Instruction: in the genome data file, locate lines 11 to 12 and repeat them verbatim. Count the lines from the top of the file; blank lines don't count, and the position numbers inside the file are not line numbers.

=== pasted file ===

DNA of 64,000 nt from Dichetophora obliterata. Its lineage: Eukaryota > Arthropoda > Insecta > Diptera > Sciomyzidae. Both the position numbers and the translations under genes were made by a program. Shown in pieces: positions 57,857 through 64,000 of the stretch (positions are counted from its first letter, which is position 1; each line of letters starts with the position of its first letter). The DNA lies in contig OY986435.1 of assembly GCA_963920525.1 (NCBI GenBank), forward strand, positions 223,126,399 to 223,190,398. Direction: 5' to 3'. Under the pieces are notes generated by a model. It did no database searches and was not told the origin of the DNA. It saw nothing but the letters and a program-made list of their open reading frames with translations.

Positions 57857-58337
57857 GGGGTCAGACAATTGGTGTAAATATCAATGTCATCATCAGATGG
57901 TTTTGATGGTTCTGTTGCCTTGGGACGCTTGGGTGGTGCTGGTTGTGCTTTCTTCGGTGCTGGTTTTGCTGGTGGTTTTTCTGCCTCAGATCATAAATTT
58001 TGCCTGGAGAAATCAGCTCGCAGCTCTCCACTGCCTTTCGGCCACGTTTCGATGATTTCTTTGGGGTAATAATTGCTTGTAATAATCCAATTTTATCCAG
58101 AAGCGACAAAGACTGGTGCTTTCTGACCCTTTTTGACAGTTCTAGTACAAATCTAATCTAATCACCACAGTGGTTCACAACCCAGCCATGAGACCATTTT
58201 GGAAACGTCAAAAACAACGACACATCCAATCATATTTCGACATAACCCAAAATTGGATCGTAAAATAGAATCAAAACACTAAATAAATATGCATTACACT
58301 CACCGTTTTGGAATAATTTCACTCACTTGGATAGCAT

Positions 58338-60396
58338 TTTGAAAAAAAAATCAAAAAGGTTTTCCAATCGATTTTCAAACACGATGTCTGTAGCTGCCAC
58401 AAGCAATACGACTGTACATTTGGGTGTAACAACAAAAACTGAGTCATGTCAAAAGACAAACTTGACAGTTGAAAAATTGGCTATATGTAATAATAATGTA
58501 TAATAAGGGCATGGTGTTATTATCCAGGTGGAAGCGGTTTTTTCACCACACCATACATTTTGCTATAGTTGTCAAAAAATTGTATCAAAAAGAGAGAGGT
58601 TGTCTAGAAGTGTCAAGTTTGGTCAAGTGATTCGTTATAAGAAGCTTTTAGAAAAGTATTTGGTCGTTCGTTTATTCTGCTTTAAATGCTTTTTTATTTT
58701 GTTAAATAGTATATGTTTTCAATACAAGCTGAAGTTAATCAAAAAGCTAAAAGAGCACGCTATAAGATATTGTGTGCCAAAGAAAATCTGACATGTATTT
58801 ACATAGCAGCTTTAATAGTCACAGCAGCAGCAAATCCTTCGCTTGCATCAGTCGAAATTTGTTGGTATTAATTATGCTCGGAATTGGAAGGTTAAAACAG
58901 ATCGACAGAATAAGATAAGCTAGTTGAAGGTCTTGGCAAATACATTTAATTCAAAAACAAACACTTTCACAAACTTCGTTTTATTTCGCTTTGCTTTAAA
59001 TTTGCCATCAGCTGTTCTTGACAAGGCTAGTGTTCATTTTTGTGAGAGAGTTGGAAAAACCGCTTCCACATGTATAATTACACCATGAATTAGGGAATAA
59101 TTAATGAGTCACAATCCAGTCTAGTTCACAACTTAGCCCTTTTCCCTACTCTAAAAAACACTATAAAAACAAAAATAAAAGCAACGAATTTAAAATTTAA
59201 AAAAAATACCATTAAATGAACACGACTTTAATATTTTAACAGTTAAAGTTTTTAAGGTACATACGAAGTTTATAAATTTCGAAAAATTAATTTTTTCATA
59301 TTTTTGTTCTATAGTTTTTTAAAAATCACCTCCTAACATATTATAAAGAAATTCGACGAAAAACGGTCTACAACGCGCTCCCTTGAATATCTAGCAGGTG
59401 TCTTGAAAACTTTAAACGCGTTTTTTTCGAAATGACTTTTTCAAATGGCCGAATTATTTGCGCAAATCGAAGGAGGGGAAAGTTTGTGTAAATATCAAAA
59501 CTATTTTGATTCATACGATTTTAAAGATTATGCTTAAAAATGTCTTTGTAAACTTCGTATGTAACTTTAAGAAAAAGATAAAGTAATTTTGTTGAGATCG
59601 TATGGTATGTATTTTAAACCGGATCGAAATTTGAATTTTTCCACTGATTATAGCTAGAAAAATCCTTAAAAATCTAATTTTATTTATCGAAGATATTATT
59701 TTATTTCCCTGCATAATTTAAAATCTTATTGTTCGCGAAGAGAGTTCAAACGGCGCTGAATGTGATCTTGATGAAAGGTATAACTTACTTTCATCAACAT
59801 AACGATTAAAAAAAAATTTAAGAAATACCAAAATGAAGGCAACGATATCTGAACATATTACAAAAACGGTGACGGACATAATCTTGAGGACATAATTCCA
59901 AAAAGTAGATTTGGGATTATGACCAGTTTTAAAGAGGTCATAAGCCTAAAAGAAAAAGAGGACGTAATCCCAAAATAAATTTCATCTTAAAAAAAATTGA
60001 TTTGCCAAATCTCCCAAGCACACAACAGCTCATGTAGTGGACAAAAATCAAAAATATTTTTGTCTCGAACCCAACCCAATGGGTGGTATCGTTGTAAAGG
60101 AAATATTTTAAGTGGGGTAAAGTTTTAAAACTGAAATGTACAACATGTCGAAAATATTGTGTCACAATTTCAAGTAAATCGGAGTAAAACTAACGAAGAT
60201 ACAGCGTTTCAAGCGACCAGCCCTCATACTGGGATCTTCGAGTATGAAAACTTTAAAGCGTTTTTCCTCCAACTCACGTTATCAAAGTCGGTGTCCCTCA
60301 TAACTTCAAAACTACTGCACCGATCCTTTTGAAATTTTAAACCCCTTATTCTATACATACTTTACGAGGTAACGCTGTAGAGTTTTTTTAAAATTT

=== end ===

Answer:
58401 AAGCAATACGACTGTACATTTGGGTGTAACAACAAAAACTGAGTCATGTCAAAAGACAAACTTGACAGTTGAAAAATTGGCTATATGTAATAATAATGTA
58501 TAATAAGGGCATGGTGTTATTATCCAGGTGGAAGCGGTTTTTTCACCACACCATACATTTTGCTATAGTTGTCAAAAAATTGTATCAAAAAGAGAGAGGT